Uncertainties in risk assessments

Uncertainties in risk assessments

Jun 17th, 2020

Uncertainties in risk assessments derive from data, model and system uncertainties. In addition, these mix with soft issues like language and cultural barriers. There are for example languages where the term “risk” simply does not exist, like in Japanese. The closest word Japanese have in their language is 危険 (kiken). It means danger, risk, hazard, peril, jeopardy, pitfall all in one. Thus it fails to grasp the specific concept of risk and generates confusion. This is the reason they had to borrow the termリスク (risku) from another language.  

Uncertainties in risk assessments

Explicitly considering and evaluating data uncertainties helps explaining how one obtains risk estimates. Furthermore it appeases risk communication difficulties. Enhancing the transparency of uncertainties in risk assessments is of course paramount in this line of thought. One cannot reach this goal if, for example, one selects arbitrary limits  for boiler plate risk matrices. Oftentimes the coloring scheme in those matrices does not bear any resemblance to public (or corporate) risk tolerance . Thus risk assessment reduces to a binning exercise of “magic single numbers” like, say likelihood=3 * impact=5, thus risk= 15!

Incompetent approaches are dangerous, may increase risks!

Incompetent approaches like the one above are unfortunately the cause of claims that risk management is not sufficient. In addition sometimes critical overexposures arise from their use. We have read rash statements that COVID-19 was “the proof” that risk management does not work. However,  countries and corporations sporting serious risk management approaches had the case covered, like they had SARS and other calamities considered.

Yet, the same people love these oversimplified and misleading approaches as they look simple and do not require any learning. These people also oftentimes forget that the multitude of uncertainties, hazards, and their consequences on nowadays systems is complicated. Thus, it cannot be grasped by oversimplified approaches.

Avoiding misleading statements, openly exposing uncertainties, abolishing arbitrary selections are all actions leading to demystifying the risk assessment process. They are there for every party’s benefit even if they seem complicated.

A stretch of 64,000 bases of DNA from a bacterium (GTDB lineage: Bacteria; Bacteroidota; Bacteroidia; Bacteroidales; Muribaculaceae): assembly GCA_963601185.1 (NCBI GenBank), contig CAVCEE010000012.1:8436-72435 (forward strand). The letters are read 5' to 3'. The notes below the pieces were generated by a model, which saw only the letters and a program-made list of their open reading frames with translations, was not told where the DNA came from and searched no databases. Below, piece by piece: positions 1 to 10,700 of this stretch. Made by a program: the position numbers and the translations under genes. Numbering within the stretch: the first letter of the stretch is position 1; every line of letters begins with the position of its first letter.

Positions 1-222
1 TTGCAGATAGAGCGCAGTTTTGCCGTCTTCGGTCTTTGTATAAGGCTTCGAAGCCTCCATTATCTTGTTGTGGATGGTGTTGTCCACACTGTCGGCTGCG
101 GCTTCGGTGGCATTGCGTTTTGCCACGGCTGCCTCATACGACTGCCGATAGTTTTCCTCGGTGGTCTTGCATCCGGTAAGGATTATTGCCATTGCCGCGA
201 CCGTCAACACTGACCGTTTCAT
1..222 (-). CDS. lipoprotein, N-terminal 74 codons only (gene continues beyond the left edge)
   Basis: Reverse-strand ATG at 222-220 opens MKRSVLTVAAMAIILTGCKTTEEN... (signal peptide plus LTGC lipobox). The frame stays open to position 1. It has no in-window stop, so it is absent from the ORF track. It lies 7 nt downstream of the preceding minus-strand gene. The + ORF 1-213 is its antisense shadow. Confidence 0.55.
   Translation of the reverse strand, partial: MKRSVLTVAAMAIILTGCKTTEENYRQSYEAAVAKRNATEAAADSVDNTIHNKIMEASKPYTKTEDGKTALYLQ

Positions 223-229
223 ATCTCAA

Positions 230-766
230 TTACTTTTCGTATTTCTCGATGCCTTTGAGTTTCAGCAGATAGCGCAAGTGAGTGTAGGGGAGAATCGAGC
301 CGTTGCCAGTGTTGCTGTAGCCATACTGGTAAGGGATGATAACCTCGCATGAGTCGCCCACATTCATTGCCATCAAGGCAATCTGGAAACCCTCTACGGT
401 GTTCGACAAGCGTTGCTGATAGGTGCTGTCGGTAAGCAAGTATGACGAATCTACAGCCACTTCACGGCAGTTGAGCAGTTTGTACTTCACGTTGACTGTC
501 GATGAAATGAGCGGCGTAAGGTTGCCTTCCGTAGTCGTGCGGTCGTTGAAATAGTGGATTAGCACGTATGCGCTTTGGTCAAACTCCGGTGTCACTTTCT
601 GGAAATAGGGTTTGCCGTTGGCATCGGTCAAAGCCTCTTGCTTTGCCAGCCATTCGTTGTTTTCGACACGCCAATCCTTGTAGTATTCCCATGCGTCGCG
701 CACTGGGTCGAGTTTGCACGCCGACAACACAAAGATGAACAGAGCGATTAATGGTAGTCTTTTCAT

The public (and management) will indeed be in a better position if they understand why risk estimates are fraught with inevitable uncertainties even if they are based on the best available data and unbiased interpretation.  That type of understanding does not come from nice colored matrices.

Acknowledging uncertainties in risk assessments

Acknowledging uncertainties in risk assessment is very different than asserting “unpredictability” or declaring ignorance. People oftentimes use unpredictability as an alibi to avoid difficult discussions, especially when dealing with long term projects.

At the other end of the spectrum, ignoring uncertainty and posturing more certainty than data or experience may justify is a sure way to lose credibility.

The spectrum is not binary, not “black or white”, nil or one. It is indeed a continuum from very high confidence to “guess work” where both extreme statements are certainly not true.

Competing attitudes facing uncertainties in risk assessments

At the end of the day, no matter the efforts, some people within the public will remain dissatisfied. Indeed, the demand for certainty is a human trait since the time of Oracles, especially in times of crises.

When asked with this type of conundrum by clients requesting support in their tactical and strategic planning, we give probabilistic answers which include:

  • lessons learned from the past,
  • explicit uncertainties considerations and finally
  • varying degrees of mathematical modelling, compatible with the available data, budget and time.

This approach has served well our clients in the past and will do in the future. Just do not ever expect a “magic one number” back from Riskope.

 Closing remarks

Taking public’s suggestions, general knowledge, thick data, and other unconventional sources of information seriously into consideration will help reassure and give comfort with the additional benefit of perhaps shedding light on particular aspects of uncertainties.

What remains paramount is:

  • not offering things that cannot be done or achieved, or, again,
  • mislead the public with simplistic assessments that will give fuel to distrusting behaviors and finally,
  • take bets for prestige or other conflictual interests.

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Category: Mitigations, Risk analysis, Risk management

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